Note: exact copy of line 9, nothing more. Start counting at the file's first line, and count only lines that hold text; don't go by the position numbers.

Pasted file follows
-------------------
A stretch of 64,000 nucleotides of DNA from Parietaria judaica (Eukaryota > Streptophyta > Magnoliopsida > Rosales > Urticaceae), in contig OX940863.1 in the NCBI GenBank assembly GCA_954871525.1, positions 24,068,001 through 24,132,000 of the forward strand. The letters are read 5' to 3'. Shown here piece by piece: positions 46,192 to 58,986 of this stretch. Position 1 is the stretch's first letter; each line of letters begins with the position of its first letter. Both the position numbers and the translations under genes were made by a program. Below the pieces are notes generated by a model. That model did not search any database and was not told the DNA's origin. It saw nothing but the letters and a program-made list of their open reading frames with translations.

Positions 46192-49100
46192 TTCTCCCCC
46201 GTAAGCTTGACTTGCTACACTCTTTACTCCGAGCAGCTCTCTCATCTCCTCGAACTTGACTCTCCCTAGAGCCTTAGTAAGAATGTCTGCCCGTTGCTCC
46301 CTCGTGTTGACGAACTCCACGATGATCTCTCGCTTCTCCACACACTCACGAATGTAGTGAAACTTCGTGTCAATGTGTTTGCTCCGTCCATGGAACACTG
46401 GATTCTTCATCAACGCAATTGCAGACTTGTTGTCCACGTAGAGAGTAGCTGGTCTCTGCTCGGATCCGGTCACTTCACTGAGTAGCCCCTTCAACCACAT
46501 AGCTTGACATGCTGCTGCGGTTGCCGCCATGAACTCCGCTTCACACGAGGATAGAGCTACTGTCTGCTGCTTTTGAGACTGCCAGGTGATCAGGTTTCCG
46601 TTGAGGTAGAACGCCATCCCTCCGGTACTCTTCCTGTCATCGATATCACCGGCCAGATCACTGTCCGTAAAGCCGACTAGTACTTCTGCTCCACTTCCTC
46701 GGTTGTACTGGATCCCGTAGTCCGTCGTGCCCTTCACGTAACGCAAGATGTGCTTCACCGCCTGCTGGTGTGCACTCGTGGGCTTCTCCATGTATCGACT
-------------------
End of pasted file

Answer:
46701 GGTTGTACTGGATCCCGTAGTCCGTCGTGCCCTTCACGTAACGCAAGATGTGCTTCACCGCCTGCTGGTGTGCACTCGTGGGCTTCTCCATGTATCGACT